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How tech HR departments fail Black and brown employees

By: Emily Birnbaum and Issie Lapowsky

Vanessa Williams was coming off of a big professional win in August 2018. The former marketing staffer on YouTube’s music team had just organized a successful event focused on the Caribbean entertainment industry. The speakers, including musician Wyclef Jean and executives from YouTube and Oculus, drew hundreds of predominantly Black tech workers from across the Bay Area to Google’s San Francisco headquarters for a night of discussion and networking.

Williams had planned the evening as part of her work as a leader of the Black@YouTube employee resource group. It also dovetailed nicely with her day job, which was, after all, to raise the profile of YouTube Music.

But shortly after, when Williams received her annual performance review, she said her manager made no mention of the event — or any of Williams’ other marketing projects, for that matter. Instead, the manager used what Williams called “racially coded feedback” about Williams’ personality, chastising her for her “sharp” tone and telling her to be friendlier. The only thing the manager mentioned by way of Williams’ strengths, she said, was that Williams was an advocate for diversity.

Williams felt stereotyped. “I felt like I was not being taken seriously as a marketer because of my interest in diversity and inclusion,” Williams said. She says she reported her concerns to human resources, urging them to push for audits of employee reviews to check for this kind of bias. In the end, though, Williams says an HR rep just talked to her manager and got her to rewrite the review and took no broader action.

A YouTube spokesperson did not comment on Williams’ account directly, but said the company investigates all concerns and often takes corrective action that employees are not privy to due to confidentiality concerns.

For Williams, the ordeal was emblematic of how HR departments fail Black and brown workers, by slapping Band-Aids on what are often much deeper wounds. “It wasn’t about my manager or my review,” Williams said. “This is going to happen to someone else later on. Another manager, another review.” Williams moved to a new role at Google shortly after the review and left the company for a new job in January.

Her experience with HR echoes the accounts of Black and brown employees across the tech industry. In interviews with more than a dozen people who either work in tech or advise tech companies on diversity, Protocol heard repeated concerns of complaints about issues of race left unresolved and HR departments functioning to protect companies from lawsuits, rather than to protect marginalized workers facing discrimination. Sources said employees of color often face skepticism, retaliation and even harassment from HR, leaving them without any recourse when they face discrimination in the largely white and male industry.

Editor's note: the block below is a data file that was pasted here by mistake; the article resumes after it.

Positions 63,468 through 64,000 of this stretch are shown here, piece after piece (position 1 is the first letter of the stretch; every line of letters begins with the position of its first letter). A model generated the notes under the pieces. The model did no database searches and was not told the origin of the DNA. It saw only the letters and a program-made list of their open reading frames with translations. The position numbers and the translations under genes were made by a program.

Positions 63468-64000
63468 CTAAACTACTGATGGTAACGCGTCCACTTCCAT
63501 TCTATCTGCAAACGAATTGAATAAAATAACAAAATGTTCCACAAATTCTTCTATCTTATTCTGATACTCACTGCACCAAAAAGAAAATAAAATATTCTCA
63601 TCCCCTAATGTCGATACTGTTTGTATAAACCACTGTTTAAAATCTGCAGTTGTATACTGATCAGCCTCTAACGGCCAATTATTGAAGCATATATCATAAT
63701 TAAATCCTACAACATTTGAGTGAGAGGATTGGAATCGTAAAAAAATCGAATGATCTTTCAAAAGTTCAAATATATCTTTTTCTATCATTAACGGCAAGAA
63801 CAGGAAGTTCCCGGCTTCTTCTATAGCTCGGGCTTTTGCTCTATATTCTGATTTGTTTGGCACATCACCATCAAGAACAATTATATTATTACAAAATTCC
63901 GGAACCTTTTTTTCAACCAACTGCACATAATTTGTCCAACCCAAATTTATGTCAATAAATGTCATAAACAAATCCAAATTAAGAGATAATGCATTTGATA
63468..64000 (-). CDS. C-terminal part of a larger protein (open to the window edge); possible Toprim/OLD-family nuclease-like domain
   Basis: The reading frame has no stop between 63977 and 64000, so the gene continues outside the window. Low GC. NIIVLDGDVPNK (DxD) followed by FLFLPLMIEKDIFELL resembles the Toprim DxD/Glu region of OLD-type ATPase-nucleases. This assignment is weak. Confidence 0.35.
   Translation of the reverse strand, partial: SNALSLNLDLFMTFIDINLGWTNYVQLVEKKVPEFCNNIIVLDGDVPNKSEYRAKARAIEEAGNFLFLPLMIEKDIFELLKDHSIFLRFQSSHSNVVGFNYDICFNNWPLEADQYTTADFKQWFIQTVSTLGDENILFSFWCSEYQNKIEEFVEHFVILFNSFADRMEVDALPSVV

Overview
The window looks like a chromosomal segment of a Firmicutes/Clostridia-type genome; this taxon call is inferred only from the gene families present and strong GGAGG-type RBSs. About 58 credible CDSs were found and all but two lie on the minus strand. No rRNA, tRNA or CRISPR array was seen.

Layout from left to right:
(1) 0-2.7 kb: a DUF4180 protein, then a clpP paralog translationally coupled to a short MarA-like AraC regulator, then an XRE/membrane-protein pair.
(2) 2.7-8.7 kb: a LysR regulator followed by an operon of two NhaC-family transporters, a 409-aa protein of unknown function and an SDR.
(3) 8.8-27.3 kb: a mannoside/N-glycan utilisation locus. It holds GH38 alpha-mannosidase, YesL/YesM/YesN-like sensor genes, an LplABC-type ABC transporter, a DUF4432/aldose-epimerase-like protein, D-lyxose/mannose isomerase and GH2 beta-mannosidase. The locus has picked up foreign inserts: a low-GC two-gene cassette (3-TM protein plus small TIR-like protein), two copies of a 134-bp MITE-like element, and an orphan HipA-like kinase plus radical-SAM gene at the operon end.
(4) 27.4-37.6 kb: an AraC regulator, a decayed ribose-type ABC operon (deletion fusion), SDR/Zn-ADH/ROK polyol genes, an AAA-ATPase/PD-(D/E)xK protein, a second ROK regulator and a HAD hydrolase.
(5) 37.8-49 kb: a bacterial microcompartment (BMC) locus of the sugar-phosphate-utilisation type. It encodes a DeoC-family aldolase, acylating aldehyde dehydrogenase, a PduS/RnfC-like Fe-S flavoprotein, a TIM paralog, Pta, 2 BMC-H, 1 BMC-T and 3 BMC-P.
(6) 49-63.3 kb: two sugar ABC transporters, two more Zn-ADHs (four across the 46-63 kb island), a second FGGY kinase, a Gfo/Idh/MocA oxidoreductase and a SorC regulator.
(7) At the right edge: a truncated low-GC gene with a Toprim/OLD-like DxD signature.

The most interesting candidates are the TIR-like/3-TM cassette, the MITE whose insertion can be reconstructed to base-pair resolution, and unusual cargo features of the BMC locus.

‘Total system failure’

Karla Monterroso, the CEO of Code 2040, said these issues stem from the fact that HR is often considered a “risk mitigation tool” for companies. Although it’s usually the only internal mechanism through which employees can register harassment and discrimination complaints, ultimately the purpose of HR is to protect the company, she said, incentivizing many HR departments to minimize allegations and shift the burden of proof onto vulnerable employees.

“This isn’t a ‘bad guys’ situation,” Monterroso said. “It’s a total system failure.”

In one recent high-profile example, Aerica Banks publicly alleged that Pinterest’s HR teams targeted her and subjected her to months of painful questioning after she filed multiple complaints alleging discrimination, retaliation and unfair treatment by her manager, the general counsel and the deputy general counsel. Banks was Pinterest’s public policy and social impact manager.

Shortly after she made the allegations, she said, the HR investigation turned on her. The investigators on the “business misconduct team” — all of whom worked in her department — questioned her for hours, often late into the night, over the course of several months. She said their questions became inappropriate and derogatory. At one point, the team investigating the matter compelled multiple employees to turn in their phones, threatening retaliation if they did not, Banks said.